Speaker of the House Paul Ryan announced Tuesday that all members and staff will be required to complete anti-harassment and anti-discrimination training.
His declaration came after a same-day hearing by the Committee on House Administration, in which two female lawmakers shared stories about sexual misconduct by male colleagues.
"Going forward, the House will adopt a policy of mandatory anti-harassment and anti-discrimination training for all Members and staff," Ryan said in a statement. "Our goal is not only to raise awareness, but also make abundantly clear that harassment in any form has no place in this institution."
At the hearing, convened to discuss preventing such abuse, Rep. Jackie Speier and Rep. Barbara Comstock revealed instances in which male lawmakers had engaged in sexual harrassment.
Republican Comstock, who represents Virginia, shared a story told to her by a trusted source about a staffer who quit after a congressman asked her to deliver materials to his home and then exposed himself.
"That kind of situation, what are we doing here for women, right now, who are dealing with someone like that?" Comstock said.
California Democrat Speier, who has introduced a bill to make training mandatory, said two sitting lawmakers — one Republican and one Democrat — had also "engaged in sexual harassment."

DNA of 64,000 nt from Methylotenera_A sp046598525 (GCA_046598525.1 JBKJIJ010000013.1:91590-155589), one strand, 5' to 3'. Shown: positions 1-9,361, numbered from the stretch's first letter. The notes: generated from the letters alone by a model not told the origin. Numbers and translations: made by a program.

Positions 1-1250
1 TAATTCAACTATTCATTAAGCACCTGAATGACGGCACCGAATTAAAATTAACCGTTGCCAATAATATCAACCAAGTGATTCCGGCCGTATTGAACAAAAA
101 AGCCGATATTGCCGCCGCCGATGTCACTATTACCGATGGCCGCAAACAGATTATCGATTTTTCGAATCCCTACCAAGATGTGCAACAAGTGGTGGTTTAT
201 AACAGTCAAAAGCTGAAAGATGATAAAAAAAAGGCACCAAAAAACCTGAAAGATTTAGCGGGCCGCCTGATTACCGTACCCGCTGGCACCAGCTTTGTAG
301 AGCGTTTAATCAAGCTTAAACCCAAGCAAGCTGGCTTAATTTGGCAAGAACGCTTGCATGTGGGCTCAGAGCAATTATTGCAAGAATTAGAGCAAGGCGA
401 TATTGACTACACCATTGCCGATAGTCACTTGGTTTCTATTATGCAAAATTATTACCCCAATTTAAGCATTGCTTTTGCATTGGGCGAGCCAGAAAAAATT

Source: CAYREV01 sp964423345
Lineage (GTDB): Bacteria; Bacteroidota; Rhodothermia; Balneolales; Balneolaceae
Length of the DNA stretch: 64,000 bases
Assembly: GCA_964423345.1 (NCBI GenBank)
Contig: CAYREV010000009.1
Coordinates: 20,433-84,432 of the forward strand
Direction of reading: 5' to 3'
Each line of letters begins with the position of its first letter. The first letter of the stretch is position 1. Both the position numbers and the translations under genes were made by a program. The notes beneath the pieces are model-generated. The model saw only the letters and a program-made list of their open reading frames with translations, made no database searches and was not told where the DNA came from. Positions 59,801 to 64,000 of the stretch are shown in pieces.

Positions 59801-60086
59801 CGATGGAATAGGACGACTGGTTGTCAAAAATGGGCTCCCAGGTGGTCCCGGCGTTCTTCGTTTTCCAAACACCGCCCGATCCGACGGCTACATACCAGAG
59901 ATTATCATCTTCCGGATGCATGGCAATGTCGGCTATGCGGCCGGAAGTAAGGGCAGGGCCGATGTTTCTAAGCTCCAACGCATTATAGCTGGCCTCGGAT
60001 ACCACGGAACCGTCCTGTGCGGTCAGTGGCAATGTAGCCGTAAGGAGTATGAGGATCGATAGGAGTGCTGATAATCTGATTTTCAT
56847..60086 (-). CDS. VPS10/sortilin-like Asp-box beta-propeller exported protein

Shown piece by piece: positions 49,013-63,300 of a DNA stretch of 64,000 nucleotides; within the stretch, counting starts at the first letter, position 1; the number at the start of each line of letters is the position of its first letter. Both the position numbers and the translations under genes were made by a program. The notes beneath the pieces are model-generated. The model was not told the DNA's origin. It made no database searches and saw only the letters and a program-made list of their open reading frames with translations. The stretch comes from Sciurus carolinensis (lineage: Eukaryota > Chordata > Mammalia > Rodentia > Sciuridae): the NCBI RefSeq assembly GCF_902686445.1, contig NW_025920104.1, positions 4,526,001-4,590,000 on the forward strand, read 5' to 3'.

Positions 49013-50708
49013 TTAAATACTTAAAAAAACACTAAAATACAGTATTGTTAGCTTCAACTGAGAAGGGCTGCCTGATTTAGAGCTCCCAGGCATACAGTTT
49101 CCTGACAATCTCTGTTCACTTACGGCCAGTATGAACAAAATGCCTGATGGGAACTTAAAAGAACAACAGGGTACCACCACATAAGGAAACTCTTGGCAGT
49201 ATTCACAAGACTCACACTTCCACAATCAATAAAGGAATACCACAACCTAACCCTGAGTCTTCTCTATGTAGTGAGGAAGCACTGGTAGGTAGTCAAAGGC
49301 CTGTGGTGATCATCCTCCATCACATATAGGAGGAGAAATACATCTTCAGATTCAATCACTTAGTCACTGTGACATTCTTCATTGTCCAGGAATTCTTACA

"In fact there are two members of Congress, Republican and Democrat, who serve right now who have been subject to review, or not been subject to review, that have engaged in sexual harassment," Speier said.
Speier's bill, which has aggregated bipartisan support, takes a comprehensive look at the filing process for sexual harassment complaints.
The lawmaker has said she intends to release a second bill this week that would require offices to list their complaints, outcomes of said complaints and the value of settlements reached.
Speier and Comstock's revelations are only the latest to shock the Hill.
Senate candidate Roy Moore faces allegations of sexual misconduct by multiple women, who say he pursued sexual contact with them in their early teens while he was in his thirties. The Alabama politician, now 72, has vehemently denied all accusations -- despite a signature in one of the alleged victim's high school yearbook which matches his own.